Watch your six! Raptors got a new alpha! – Owen Grady
Since the first discoveries of fossils and remains years ago, dinosaurs have fascinated people. With the advent of movies and television, they were brought to life in new ways. In 1993, Jurassic Park was released to wide enthusiasm from critics and the general public. Now, in a few weeks, Jurassic World: Fallen Kingdom is going to bring the next step in the story.
All of it goes back to two things, first and foremost: the original Michael Crichton novel and the first movie. These are what spawned interest and invigorated people. With the advent of advances in movie-making (CGI for example), what was once done with models and puppets is now achieved with imagination and computers.
Many is the time a director is brought onto a project having no prior knowledge of the subject matter. Such was the case with Colin Trevorrow. When he was first being considered for directing by Kathleen Kennedy and her husband Frank Marshall, Colin stated, “if I direct this screenplay, it’s going to be a bad movie. I’m gonna do a bad job, because I just don’t get it.”
To many that would be considered a bad thing. When directing the next chapter in a world-building series like Jurassic Park, or the Marvel Cinematic Universe, DC Expanded Universe, or Star Wars, fans generally want someone in the chair who knows what they as fans want.
But with Colin, his not knowing what was expected in terms of plot was a benefit instead of a detriment. It meant that there was a creative freedom attached, allowing him to look at the idea of a world where dinosaurs are real due to gene-splicing and science, and put his stamp on it, make it his own.
One example of making it his own is most certainly within the script. Written by Trevorrow and Derek Connolly, this takes a new idea and fuses it within the narrative. A successful park built upon John Hammond’s vision. Disney World with dinos. And like any park or resort, it has a profit to turn and shareholders to keep happy. And how can such a place keep making money? By using the available genetic material and merging it with DNA from other animals.
This leads to creating more than just the average creatures of prehistoric legend. It also can lead to making things that should not have ever existed before. Monsters of science, all in the name of more money.
But that is only part of the movie. The other element is human characters, people who are affected by these wonders of the modern age.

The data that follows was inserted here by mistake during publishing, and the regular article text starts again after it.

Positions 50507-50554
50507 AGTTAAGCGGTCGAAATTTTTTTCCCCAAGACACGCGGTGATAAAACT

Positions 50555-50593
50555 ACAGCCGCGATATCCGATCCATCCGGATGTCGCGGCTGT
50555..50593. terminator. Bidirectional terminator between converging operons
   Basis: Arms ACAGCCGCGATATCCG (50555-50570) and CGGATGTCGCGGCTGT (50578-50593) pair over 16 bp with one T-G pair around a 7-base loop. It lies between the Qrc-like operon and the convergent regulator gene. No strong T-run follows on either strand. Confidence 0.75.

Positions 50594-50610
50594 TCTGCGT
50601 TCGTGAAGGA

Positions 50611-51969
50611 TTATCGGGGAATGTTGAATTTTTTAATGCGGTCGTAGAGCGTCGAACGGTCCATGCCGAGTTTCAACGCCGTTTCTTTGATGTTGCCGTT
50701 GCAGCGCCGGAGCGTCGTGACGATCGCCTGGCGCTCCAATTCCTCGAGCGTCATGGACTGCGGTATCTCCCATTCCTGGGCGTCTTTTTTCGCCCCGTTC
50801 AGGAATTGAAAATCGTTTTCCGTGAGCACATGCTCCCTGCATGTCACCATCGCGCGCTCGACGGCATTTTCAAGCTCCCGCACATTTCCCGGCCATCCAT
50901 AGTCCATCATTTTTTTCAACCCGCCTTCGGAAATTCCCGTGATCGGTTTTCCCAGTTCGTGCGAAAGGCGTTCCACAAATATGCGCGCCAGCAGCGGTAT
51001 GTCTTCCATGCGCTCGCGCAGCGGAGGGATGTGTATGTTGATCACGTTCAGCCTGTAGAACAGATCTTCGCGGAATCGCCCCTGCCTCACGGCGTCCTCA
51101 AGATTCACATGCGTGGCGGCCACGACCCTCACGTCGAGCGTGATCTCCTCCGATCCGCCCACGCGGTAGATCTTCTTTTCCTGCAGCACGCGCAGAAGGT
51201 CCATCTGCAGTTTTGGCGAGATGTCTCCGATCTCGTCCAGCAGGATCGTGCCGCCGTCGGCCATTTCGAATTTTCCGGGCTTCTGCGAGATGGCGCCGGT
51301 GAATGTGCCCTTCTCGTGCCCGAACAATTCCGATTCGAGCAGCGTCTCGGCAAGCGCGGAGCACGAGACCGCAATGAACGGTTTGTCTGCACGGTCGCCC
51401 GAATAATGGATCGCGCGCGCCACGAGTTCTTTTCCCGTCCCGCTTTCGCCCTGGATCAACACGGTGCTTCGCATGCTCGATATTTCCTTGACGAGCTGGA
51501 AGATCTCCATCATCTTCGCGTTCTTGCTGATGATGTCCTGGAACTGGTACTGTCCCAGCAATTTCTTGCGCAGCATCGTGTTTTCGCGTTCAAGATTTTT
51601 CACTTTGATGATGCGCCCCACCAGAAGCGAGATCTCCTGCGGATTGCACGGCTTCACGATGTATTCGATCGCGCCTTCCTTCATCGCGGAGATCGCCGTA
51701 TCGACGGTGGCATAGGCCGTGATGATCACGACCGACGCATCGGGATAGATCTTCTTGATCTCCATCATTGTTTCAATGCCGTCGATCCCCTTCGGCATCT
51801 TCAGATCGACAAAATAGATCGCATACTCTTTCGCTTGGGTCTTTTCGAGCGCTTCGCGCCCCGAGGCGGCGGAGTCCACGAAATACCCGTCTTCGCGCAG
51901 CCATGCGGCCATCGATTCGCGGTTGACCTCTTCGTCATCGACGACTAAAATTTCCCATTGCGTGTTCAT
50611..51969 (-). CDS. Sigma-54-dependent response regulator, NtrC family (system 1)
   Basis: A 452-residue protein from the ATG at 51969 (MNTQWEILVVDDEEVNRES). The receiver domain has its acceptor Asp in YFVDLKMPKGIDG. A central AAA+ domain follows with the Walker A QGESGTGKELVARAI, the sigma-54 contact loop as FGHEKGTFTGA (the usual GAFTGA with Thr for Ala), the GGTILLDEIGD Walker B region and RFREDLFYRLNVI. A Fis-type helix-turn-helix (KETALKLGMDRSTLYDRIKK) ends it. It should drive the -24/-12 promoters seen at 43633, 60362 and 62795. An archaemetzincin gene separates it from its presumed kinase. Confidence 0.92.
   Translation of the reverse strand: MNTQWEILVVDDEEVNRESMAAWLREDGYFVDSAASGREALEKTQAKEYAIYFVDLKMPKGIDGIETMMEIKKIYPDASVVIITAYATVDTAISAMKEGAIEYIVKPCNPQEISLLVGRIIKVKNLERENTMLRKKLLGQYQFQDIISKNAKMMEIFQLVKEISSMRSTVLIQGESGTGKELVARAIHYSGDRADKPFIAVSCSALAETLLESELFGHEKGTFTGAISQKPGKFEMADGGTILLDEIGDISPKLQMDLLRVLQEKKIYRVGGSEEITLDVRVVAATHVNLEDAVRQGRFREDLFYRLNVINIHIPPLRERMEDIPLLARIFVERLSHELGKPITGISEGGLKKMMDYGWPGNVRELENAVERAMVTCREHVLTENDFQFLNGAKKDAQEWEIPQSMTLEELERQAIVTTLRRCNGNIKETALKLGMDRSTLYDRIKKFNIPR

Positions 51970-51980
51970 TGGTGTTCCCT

Enter the lead cast: Chris Pratt and Bryce Dallas Howard. As the two principal figures of the plot, they need to be more then simply onenote parts.
Chris Pratt is Owen Grady, lead wrangler of the park’s raptor pack. Think of Owen like a scoutmaster for fierce yet tiny predators. He is their alpha. And while his background is quickly setup (former Navy personnel, brought in to the park’s staff), things are about to go sideways for him right away. Along the way, not only does Owen survive the terrors that will come, love finds its way too.
Thus enters Bryce Dallas Howard. As Claire Dearing, operations manager for Jurassic World, she is a woman in charge and used to things running like clockwork. Take a pinch of chaos, throw that in the machinery of her world and then all manner of heck breaks out. Forced into working with Owen to ensure their own survival and that of her nephews (played by Ty Simpkins and Nick Robinson), Claire too finds love and comes out the other side of the experience while jobless, richer in spirit and life.
Another part of what goes into making movies like this is the amount of hours put into it and the special effects. For the special effects in Jurassic World, bringing all the mammoth beasts to life, it was a combination of green screen technology, human doubles for certain scenes wearing prop headgear, and some old-fashioned imagination and creativity.
To give a sense of what went into making Jurassic World a reality, please enjoy this delightful ‘behind the scenes’ making of the movie documentary.
As with any major motion picture, how it performs both financially and critically ensures future works. Opening weekend in North America saw an intake of $208.8 million, while internationally, an even higher achievement of $524.4 million.
By far the best review came from Peter Bradshaw of The Guardian, who awarded it four out of five stars and said:
Jurassic World doesn’t have an equivalent of Samuel L Jackson’s chain-smoking employee Arnold from the first film, or indeed anything like its all-but-subliminal reference to J Robert Oppenheimer. But this is still a terrifically enjoyable and exciting summer spectacular: savvy, funny, ridiculous in just the right way, with some smart imaginative twists on the idea of how dinosaurs could be repositioned in a consumer marketplace where they are almost commonplace, and how the military might take a sinister interest in weaponising these scary beasts.
All of this success has culminated in a huge positive…audiences are getting a sequel. On June 22, Jurassic World: Fallen Kingdom will release more dino-madness upon people, with Chris and Bryce returning as Owen and Claire. And this time, the stakes have increased in a whole new way.
Dinosaurs are as much a part of childhood as they are of adult life. These great beasts from ancient history have always been a source of discovery and wonder for the world. And the Jurassic films have helped bring that wonder a little closer to us all. Make time in the evening to do something fun and family related. Something like watching Jurassic World and all the previous Jurassic movies to gear up for the sequel. And make sure to have fun while doing so. Because no matter how old one gets, nothing says fun like dinosaurs.